A population-based study of human papillomavirus genotype prevalence in the United States: Baseline measures prior to mass human papillomavirus vaccination

Authors

  • Cosette M. Wheeler,

    Corresponding author
    1. Department of Pathology and Department of Obstetrics and Gynecology, University of New Mexico Health Sciences Center, House of Prevention Epidemiology (HOPE), Albuquerque, NM
    • University of New Mexico Health Sciences Center, Department of Pathology, House of Prevention Epidemiology (HOPE), 1816 Sigma Chi Rd NE, MSC02—1670 Albuquerque, NM 87131, USA
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    • Tel.: [505-272-5785], Fax: +[505-277-0265]

  • William C. Hunt,

    1. Department of Pathology and Department of Obstetrics and Gynecology, University of New Mexico Health Sciences Center, House of Prevention Epidemiology (HOPE), Albuquerque, NM
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  • Jack Cuzick,

    1. Centre for Cancer Prevention, Wolfson Institute of Preventive Medicine, Queen Mary University of London, UK
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  • Erika Langsfeld,

    1. Department of Pathology and Department of Obstetrics and Gynecology, University of New Mexico Health Sciences Center, House of Prevention Epidemiology (HOPE), Albuquerque, NM
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  • Amanda Pearse,

    1. Department of Pathology and Department of Obstetrics and Gynecology, University of New Mexico Health Sciences Center, House of Prevention Epidemiology (HOPE), Albuquerque, NM
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  • George D. Montoya,

    1. Department of Pathology and Department of Obstetrics and Gynecology, University of New Mexico Health Sciences Center, House of Prevention Epidemiology (HOPE), Albuquerque, NM
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    • Deceased

  • Michael Robertson,

    1. Department of Pathology and Department of Obstetrics and Gynecology, University of New Mexico Health Sciences Center, House of Prevention Epidemiology (HOPE), Albuquerque, NM
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  • Catherine A. Shearman,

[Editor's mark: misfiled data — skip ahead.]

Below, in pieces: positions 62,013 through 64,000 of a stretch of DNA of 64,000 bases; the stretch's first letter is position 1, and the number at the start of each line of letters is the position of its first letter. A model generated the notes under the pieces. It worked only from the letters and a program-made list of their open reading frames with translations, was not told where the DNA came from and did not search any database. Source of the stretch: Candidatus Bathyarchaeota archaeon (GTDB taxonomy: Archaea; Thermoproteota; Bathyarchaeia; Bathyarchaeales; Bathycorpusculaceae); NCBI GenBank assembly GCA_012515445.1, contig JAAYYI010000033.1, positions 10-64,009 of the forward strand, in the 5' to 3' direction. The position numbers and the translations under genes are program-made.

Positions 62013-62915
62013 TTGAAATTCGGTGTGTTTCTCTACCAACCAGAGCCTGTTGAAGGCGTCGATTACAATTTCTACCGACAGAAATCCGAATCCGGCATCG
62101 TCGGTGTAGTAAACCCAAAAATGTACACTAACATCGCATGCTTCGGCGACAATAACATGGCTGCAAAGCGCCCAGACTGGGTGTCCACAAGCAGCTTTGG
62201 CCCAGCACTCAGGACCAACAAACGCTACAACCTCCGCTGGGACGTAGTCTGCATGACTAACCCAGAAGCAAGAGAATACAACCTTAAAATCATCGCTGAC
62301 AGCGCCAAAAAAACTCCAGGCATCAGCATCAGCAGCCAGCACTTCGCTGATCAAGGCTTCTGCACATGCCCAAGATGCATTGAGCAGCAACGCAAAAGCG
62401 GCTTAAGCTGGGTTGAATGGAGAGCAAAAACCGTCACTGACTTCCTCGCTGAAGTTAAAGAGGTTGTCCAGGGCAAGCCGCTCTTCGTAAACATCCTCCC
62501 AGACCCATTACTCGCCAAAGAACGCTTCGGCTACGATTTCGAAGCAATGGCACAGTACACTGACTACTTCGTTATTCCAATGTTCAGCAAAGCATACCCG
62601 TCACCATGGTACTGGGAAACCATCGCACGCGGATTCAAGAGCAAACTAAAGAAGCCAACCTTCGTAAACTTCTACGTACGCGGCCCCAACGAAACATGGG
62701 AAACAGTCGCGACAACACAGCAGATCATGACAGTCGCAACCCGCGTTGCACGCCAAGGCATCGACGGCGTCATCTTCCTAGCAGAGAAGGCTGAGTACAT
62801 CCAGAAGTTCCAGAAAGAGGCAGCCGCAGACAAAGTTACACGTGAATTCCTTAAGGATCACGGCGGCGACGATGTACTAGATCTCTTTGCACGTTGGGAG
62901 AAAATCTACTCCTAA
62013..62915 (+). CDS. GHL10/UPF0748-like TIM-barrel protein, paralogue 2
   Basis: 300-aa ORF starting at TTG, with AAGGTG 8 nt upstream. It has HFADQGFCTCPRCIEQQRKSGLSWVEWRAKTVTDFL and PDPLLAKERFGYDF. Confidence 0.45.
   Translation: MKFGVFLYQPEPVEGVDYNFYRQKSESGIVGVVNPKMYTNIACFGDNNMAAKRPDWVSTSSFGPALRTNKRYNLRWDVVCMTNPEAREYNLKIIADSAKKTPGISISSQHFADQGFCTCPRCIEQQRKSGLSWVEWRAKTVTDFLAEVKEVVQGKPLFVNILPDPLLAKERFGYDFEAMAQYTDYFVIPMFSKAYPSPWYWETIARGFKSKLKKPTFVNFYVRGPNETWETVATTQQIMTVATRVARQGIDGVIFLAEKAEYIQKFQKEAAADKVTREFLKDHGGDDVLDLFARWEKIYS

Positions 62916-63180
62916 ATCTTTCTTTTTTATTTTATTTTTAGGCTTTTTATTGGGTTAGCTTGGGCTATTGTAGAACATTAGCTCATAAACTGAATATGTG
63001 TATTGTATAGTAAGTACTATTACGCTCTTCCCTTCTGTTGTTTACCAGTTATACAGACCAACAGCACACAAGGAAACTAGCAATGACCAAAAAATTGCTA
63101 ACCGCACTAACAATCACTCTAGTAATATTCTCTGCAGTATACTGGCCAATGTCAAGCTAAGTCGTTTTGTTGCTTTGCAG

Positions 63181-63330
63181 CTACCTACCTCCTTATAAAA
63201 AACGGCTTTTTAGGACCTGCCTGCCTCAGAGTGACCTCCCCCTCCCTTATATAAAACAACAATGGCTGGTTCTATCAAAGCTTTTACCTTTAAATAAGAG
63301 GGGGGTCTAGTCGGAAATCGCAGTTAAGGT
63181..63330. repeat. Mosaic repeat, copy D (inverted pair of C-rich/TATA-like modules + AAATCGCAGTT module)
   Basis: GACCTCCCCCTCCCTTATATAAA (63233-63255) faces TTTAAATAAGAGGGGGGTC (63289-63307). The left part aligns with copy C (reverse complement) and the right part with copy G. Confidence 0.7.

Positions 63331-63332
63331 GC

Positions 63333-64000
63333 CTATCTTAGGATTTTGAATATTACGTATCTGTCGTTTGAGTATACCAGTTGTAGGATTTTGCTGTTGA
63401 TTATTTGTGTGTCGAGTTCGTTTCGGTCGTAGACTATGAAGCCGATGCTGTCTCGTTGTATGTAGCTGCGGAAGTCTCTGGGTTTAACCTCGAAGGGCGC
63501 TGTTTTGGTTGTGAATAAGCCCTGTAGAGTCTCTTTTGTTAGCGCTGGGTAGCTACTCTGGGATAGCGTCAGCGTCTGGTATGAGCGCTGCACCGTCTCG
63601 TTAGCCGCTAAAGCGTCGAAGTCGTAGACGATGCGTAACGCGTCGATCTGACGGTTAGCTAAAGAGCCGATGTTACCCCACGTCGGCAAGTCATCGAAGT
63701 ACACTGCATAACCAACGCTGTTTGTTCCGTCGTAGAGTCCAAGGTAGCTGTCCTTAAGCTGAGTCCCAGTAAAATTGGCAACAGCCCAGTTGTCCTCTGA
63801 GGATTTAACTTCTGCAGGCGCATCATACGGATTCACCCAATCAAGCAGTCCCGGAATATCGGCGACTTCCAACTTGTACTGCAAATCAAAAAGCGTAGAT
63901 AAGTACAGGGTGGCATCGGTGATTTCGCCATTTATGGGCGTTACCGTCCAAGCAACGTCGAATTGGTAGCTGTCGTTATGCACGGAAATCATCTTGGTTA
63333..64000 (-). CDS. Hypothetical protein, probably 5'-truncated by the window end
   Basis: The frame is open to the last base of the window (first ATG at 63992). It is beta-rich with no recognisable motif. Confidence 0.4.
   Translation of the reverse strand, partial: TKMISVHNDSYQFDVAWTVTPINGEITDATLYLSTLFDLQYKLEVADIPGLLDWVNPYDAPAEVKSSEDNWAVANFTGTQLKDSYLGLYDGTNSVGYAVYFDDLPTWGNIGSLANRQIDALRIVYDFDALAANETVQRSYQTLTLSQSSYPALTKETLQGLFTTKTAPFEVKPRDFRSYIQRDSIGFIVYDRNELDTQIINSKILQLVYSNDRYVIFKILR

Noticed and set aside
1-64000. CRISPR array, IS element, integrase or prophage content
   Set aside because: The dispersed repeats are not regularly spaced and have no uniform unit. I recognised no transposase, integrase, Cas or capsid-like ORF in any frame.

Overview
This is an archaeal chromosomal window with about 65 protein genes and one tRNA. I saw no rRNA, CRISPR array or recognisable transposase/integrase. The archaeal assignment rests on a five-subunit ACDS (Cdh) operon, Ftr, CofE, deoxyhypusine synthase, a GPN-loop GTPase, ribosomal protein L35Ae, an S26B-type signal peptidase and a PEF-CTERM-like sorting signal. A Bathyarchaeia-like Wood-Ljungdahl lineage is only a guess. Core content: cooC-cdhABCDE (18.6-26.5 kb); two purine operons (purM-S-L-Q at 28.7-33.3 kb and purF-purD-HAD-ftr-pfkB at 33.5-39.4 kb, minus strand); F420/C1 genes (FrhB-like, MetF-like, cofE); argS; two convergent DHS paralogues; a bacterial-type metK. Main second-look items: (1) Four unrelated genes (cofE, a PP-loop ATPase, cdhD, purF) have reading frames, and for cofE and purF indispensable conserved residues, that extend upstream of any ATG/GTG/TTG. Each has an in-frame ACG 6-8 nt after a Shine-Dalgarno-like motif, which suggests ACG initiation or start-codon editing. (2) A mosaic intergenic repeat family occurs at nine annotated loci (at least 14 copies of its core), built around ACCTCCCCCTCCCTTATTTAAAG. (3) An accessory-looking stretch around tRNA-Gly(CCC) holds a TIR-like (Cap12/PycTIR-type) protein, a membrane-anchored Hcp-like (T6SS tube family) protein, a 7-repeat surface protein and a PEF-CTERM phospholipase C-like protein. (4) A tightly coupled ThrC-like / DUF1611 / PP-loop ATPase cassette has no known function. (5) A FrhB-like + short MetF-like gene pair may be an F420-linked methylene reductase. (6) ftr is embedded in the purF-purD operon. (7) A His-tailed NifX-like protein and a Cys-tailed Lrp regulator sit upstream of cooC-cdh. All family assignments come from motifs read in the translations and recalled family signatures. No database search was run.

1. Department of Pathology and Department of Obstetrics and Gynecology, University of New Mexico Health Sciences Center, House of Prevention Epidemiology (HOPE), Albuquerque, NM
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  • Philip E. Castle,

    1. American Society for Clinical Pathology Institute, Washington, DC
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  • For The New Mexico HPV Pap Registry Steering Committee

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    • Current members of the NMHPVPR Steering Committee are as follows: Nancy E. Joste, MD, Walter Kinney, MD, Cosette M. Wheeler, PhD., William C. Hunt, MS, Deborah Thompson, MD MSPH, Susan Baum, MD MPH, Linda Gorgos, MD MSc, Alan Waxman, MD MPH, David Espey MD, Jane McGrath MD, Steven Jenison, MD, Mark Schiffman, MD MPH, Philip Castle, PhD MPH, Vicki Benard, PhD, Debbie Saslow, PhD, Jane J.. Kim PhD, Mark H. Stoler MD and Jack Cuzick, PhD. This work was funded by a grant to C.M.W from the US National Cancer Institute (NCI) R01CA134779. Dr. Castle was previously supported by the Intramural Research Program of the NIH, NCI. HPV Linear Array reagents and equipment to automate HPV genotyping assays were provided by Roche Molecular Systems, Inc. C.M.W. has received funds through the University of New Mexico from GlaxoSmith Kline and Merck and Co., Inc., for HPV vaccine studies and equipment and reagents for HPV genotyping from Roche Molecular Systems. P.E.C. has received HPV tests and testing for research at a reduced or no cost from Roche and Qiagen, has a nondisclosure agreement with Roche, and serves on a Merck Data Safety and monitoring board.


Abstract

Currently, two prophylactic human papillomavirus (HPV) vaccines targeting HPV 16 and 18 have been shown to be highly efficacious for preventing precursor lesions although the effectiveness of these vaccines in real-world clinical settings must still be determined. Toward this end, an ongoing statewide surveillance program was established in New Mexico to assess all aspects of cervical cancer preventive care. Given that the reduction in cervical cancer incidence is expected to take several decades to manifest, a systematic population-based measurement of HPV type-specific prevalence employing an age- and cytology-stratified sample of 47,617 women attending for cervical screening was conducted prior to widespread HPV vaccination. A well-validated polymerase chain reaction (PCR) method for 37 HPV genotypes was used to test liquid-based cytology specimens. The prevalence for any of the 37 HPV types was 27.3% overall with a maximum of 52% at age of 20 years followed by a rapid decline at older ages. The HPV 16 prevalences in women aged ≤20 years, 21–29 years or ≥30 years were 9.6, 6.5 and 1.8%, respectively. The combined prevalences of HPV 16 and 18 in these age groups were 12.0, 8.3 and 2.4%, respectively. HPV 16 and/or HPV 18 were detected in 54.5% of high-grade squamous intraepithelial (cytologic) lesions (HSIL) and in 25.0% of those with low-grade SIL (LSIL). These baseline data enable estimates of maximum HPV vaccine impact across time and provide critical reference measurements important to assessing clinical benefits and potential harms of HPV vaccination including increases in nonvaccine HPV types (i.e., type replacement).

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